Cross-government working on accessibility
During the course of the Committee’s inquiry, Norman Baker, then the Minister for Transport, admitted that the DfT had not been involved in any discussions on changes to Motability, stating that “it would have been perhaps more helpful if there had been perhaps more engagement than there has been on this issue.” As Disability Living Allowance (DLA) is replaced by PIP, an estimated 428,000 disabled people will be eligible for a Motability car and will have to depend on public transport.
The Transport Committee state they ‘are surprised at the lack of co-ordination and engagement currently between departments’. They recommend that a cross-departmental group of Ministers and officials be convened to work on accessibility, but the Government have rejected the recommendation, stating that ‘transport accessibility is primarily a local issue’.
The most accessible bus station in the world if of no use if one cannot walk to it, and disabled campaigners have worked hard to emphasise the importance of accessible streets. DfT have pledged to update its Inclusive Mobility guidance on pedestrian infrastructure on crossings, paving and shared space. However, they state that they will be unable to do this in the first half of 2014, as the Transport Committee recommends, but will aim to do this by 2014.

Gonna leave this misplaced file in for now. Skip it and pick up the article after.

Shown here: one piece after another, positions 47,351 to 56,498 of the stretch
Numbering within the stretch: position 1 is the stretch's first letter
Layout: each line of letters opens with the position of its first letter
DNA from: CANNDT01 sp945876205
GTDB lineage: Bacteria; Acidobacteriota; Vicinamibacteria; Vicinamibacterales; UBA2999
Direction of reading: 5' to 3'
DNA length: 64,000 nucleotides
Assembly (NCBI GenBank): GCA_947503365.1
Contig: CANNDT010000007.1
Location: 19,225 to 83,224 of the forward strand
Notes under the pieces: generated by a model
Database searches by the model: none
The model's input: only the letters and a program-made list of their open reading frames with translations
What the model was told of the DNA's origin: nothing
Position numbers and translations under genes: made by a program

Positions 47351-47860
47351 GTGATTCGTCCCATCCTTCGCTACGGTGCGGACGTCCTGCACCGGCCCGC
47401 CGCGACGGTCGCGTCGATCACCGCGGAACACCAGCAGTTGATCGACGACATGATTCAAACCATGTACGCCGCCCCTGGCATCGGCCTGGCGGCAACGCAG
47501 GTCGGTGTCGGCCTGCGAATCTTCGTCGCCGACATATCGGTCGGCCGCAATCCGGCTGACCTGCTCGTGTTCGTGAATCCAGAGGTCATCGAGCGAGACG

Monitoring DfT’s Accessibility Action Plan
We are pleased that DfT will ‘publish an annual update on implementation of the commitments in the Accessibility Action Plan’, and additionally publish more statistics on the travel patterns of disabled people.
Ticket offices and staff assistance
Disabled people’s groups have been vocal about the effect that reducing station staff would have on older and disabled passengers. While DfT have not ruled out reductions to staff, they have conceded that “many passengers value the ability to talk to a human being for help and advice when buying a ticket. We are therefore strengthening our policy on changes to ticket office opening hours so that where passengers currently have access to a trained representative, all of those passengers will continue to do so.“
They also have pledged to ‘strengthen[ ] the role of passenger bodies’ enabling passenger groups to raise objections to any aspects of the proposals including the impact of any proposals on disabled passengers.
You can read the full report at http://www.transportforall.org.uk/wp-content/uploads/2013/12/870.pdf